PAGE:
Sunday, July 26, 2009

Manitoba 1st Nations man sentenced to 4 years for beating "girlfriend"

Three days of terror
Man jailed for giving woman 'severe, long beating'

Last Updated: 24th July 2009, 11:44am

A Garden Hill First Nation man who subjected his ex-girlfriend to three days of terror and violence has been sentenced to four years in prison.

Jason Knott, 28, pleaded guilty to aggravated assault, assault, uttering threats, theft and two counts of breaching court orders he have no contact with the woman.

"This is a severe, long beating -- those are the only words to describe it," said Judge Linda Giesbrecht. "You have absolutely no regard for the feelings of another human being."

The 25-year-old victim told Knott in January 2008 she was breaking off their 18-month long relationship when Knott invited her to his home "for one last kiss," Crown attorney Wendy Friesen told court.

Shortly after her arrival, Knott gouged her eyes with his thumbs and punched her in the head. Knott held her captive until the next morning when he became apologetic and offered to take her to Winnipeg. Knott and the victim boarded a plane for Winnipeg that same day and rented a room at the Maryland Hotel.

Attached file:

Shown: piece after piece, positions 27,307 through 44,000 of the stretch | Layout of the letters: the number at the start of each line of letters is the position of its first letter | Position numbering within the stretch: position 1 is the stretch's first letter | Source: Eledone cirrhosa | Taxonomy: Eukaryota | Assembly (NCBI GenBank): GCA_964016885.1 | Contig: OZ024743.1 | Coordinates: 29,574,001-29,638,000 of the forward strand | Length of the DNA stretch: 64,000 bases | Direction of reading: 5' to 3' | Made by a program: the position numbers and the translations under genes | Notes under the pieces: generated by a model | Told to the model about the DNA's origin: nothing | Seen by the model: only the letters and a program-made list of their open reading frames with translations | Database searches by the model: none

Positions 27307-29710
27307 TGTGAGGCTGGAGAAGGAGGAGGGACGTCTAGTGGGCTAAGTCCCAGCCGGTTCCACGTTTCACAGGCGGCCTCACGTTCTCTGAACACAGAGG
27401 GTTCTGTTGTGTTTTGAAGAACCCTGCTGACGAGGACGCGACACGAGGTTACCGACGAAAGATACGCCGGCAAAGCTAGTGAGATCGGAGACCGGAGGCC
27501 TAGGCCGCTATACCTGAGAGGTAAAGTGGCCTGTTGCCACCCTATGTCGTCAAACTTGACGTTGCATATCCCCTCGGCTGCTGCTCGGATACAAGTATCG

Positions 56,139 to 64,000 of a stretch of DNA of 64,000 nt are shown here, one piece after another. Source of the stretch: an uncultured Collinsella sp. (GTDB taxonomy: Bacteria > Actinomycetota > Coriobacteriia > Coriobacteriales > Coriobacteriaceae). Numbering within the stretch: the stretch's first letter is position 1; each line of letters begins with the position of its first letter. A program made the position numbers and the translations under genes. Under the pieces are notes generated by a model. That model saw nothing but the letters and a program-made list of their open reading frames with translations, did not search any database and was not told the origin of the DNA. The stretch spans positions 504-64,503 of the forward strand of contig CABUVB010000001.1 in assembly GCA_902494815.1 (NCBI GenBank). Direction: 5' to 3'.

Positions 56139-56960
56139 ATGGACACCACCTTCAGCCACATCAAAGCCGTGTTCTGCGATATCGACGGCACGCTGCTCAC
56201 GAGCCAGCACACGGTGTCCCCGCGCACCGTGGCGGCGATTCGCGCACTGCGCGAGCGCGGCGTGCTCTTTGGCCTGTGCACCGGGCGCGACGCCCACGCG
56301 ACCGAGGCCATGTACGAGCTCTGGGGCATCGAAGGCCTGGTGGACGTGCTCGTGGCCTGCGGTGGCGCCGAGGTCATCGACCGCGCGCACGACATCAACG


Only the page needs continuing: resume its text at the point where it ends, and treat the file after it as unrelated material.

Knott's contrition was short-lived. The two began drinking heavily and Knott resumed his attack on the woman, punching and kicking her repeatedly in the face. The woman locked herself in the bathroom when Knott threatened to throw her out a window, Friesen said.

"What's six years (in prison)?" Knott told the woman. "It's a walk in the park."

Fearing Knott would make good on his threats to kill her, the woman exited the bathroom only to be beaten again, Friesen said. The next day, Knott punched, kicked and dragged the woman as they walked in the vicinity of McPhillips Street Station casino. Knott robbed the woman of her bank card and told her: "Now you're not going anywhere."

Casino staff came to the woman's assistance after part of the attack was caught on security video. The woman was treated at hospital for a broken jaw, cheekbone, eye sockets and nose and extensive bruising to her entire body.

Police arrested Knott 10 days later after he turned up drunk at the Health Sciences Centre.
Knott has 29 criminal convictions, including two for assaulting the same victim.
Defence lawyer John Corona had little to say in Knott's favour, and blamed his actions on an upbringing "rife with domestic violence and alcohol abuse."

"He clearly has anger management issues when he drinks and control issues in relation to women," Corona said. "This is the way he was brought up."

Knott claimed he was drunk and had no memory of the most recent assaults.
"If you are drinking you are a very dangerous, violent man," Giesbrecht said.

Giesbrecht credited Knott the double-time equivalent of two years time served, reducing his remaining sentence to two years

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